When it comes to Bethesda and Fallout 76, the company can't seem to stop getting egg on its face. Just yesterday, news broke that the less-than-stellar online game would be receiving a paid subscription service to the tune of $100 a year. Including such riveting features as "private servers" and "extended inventory," it felt like some big joke of an extra to a game that needs some serious attention. Instead of focusing on adding NPCs (an update that has been delayed), Bethesda saw fit to add extra monetization on top of an already aggressive monetization model.
This wouldn't be so bad if this was some random free-to-play mobile title. Nintendo has a similar subscription service for Mario Kart Tour, but fan backlash was less intense because of Tour being free from the get-go. For Fallout 76, Bethesda began charging a full $60 and has continued to shove in even more egregious microtransactions and pointless features while ignoring core problems.
All of this is on top of the various problems and issues that have plagued 76 since its launch. One can’t forget about "Bag-gate," a situation where collector's editions of the game came with nylon bags instead of the originally advertised canvas ones. How about the time Bethesda's website leaked the personal information of hundreds of customers? I haven't even gotten started on the actual in-game issues.
Players weren't able to launch multiple nukes or else it would crash the game. In the first few months of operation, Bethesda's servers were buggy and unresponsive, which left people unable to even play the game. Mere weeks after launch, 76 was marked down in price, basically spitting in the face of full paying customers. Bethesda even attempted an apology gift and failed to give enough in-game currency to buy anything useful.
This is all endemic of a problem Bethesda seems to be facing as a company. Due to modern triple-A gaming becoming increasingly focused on profits, the studio has shifted its focus from creating single-player titles to multiplayer ones. With a multiplayer game, you can shove in more cosmetic microtransactions and psychologically manipulate your players into dropping cash to show off to their friends. It couldn't be more evident than in this year’s Wolfenstein: Youngblood.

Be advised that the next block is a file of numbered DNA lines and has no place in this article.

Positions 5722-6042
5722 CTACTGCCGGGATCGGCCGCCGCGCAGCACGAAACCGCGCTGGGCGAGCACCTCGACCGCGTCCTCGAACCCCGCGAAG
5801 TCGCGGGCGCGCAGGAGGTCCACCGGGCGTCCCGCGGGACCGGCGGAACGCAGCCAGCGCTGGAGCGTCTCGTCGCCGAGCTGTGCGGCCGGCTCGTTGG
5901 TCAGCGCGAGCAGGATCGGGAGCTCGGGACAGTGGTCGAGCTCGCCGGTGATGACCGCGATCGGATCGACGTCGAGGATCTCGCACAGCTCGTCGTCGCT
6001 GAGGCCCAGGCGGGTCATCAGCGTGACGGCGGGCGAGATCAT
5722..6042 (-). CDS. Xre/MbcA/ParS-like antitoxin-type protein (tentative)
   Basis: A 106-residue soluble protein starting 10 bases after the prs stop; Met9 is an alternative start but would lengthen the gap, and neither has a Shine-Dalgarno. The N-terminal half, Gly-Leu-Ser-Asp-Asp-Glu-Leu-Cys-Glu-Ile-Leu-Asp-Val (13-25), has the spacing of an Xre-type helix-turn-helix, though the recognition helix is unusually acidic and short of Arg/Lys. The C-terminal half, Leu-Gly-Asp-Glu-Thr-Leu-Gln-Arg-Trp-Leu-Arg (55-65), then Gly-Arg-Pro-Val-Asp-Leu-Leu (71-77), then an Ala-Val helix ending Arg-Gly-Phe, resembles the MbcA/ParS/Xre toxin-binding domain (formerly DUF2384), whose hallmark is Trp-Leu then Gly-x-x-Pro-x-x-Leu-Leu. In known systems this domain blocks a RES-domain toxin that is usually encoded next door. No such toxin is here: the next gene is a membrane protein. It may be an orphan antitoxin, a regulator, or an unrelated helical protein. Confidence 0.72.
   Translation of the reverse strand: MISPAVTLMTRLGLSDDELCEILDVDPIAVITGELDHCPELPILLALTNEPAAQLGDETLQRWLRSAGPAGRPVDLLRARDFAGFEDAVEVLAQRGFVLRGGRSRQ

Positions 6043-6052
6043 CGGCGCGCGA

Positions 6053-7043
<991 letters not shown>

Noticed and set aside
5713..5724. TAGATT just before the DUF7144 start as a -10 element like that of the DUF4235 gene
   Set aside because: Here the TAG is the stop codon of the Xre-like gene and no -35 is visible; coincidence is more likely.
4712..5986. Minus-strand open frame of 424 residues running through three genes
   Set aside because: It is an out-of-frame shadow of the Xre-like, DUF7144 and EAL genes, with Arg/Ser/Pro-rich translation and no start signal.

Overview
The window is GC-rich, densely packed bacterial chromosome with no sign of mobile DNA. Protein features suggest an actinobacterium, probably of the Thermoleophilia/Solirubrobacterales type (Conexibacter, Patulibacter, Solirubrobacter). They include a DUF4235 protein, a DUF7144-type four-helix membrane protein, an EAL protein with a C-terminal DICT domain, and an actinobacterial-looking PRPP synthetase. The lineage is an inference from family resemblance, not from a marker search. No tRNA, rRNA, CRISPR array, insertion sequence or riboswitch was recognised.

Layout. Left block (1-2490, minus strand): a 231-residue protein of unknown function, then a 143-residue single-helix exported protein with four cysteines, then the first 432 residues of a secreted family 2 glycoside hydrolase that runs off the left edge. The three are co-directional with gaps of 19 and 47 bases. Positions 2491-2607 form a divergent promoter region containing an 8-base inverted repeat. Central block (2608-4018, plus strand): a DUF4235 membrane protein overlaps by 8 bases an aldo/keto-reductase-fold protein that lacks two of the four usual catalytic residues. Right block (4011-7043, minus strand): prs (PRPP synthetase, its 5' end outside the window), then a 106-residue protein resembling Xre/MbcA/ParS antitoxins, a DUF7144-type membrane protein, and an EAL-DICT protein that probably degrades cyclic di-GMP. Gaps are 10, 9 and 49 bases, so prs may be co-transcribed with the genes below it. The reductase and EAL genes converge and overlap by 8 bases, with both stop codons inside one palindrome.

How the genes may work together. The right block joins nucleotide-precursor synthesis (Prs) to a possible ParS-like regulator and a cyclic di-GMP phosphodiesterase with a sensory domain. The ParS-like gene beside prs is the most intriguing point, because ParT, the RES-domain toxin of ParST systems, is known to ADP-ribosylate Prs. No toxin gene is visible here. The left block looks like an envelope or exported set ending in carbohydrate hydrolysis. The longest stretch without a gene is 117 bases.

The better question is "how does multiplayer benefit Fallout?" As evidenced by 76, it doesn't. The IP can certainly sustain multiple players on a single map, but it’s very obvious from the execution of 76 that Bethesda wasn’t looking to organically expand any of the mechanics from its single-player games. It wanted a service it could run that would provide a steady cash flow instead of giving fans the MMO they’ve always dreamed of.
Back in 2007 when Bethesda acquired the Fallout IP from Interplay, many feared that the new direction for the then-unreleased Fallout 3 would mark the death of the series. Bethesda was seemingly stepping away from the anti-nuke messaging of the old entries and into some strange fetishization of a post-apocalyptic world. While that particular entry turned out okay, the cracks had started to show.
A pseudo-sequel in the form of Fallout New Vegas improved on several deficiencies from 3, though a kneecapped development cycle crippled any chance developer Obsidian Entertainment had of making a truly exceptional title. Seemingly to spite the company, Bethesda gave Obsidian a little over a year to produce New Vegas and then quickly took back control after the game released. Fallout 4 would materialize a few years later and fans finally saw how far Bethesda had strayed.
Instead of expanding on the rich storytelling that Obsidian provided or hearkening back to the past Interplay games, Fallout 4 brought in settlement building to distract players from an underwhelming and rushed campaign. This was on top of numerous bugs and glitches that had existed in Bethesda's Gamebryo engine (now called the Creation Engine) since Oblivion's launch in 2006. The company was basically announcing it was more focused on making cash than improving the quality of its titles.
Various patches and DLC packs didn't improve Fallout 4 all that much, leading many to wonder what would be next. Could a Fallout 5 fix these issues? Was that long-rumored MMO ever going to materialize? When Fallout 76 was revealed as an always-online title, many were hoping for something approaching Interplay's ambitious online plans from years prior.
Sadly, that isn’t the reality we got. Instead of some deep reflection on nuclear war or a dissection of the human condition under apocalyptic circumstances, Fallout has morphed into "NUKES ARE FUN!" Now fans could team up online, gather multiple nuclear devices, and destroy each other. There was no punishment or satire: this was all expected of players. What happened to the gruesome atmosphere from the original series?
It died so that Bethesda could milk its fans like cattle on a farm. That should be readily apparent from Fallout 1st, 76's paid service. Series creator Tim Cain would be shaking his head in disgust if Obsidian hadn't welcomed him on board for The Outer Worlds (which looks to capture the original legacy gloriously).
Bethesda doesn't necessarily need to create deep, anti-war games, but Fallout deserves far better than the fate it has gotten. It's about time that Bethesda stopped milking this series for all its worth and get back to creating the magic it used to be capable of.